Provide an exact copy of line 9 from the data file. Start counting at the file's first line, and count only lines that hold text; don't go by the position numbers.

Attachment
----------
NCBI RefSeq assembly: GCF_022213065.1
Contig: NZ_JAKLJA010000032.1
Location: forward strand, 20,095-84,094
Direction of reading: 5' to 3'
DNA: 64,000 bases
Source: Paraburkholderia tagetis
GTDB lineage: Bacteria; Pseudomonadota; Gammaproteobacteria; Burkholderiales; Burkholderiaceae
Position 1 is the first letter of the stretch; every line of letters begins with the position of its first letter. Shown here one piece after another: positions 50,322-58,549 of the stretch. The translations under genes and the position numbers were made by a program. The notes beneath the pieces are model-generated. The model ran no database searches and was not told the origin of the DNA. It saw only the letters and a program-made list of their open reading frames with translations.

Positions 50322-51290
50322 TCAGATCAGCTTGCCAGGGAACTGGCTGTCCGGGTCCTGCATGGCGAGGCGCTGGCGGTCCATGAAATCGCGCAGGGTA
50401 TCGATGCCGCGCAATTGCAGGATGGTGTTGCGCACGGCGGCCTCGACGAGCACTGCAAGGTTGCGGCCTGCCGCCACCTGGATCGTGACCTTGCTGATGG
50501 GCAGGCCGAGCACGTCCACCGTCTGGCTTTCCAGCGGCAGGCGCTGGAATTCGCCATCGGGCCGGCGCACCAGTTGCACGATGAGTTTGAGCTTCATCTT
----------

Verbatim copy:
Positions 50322-51290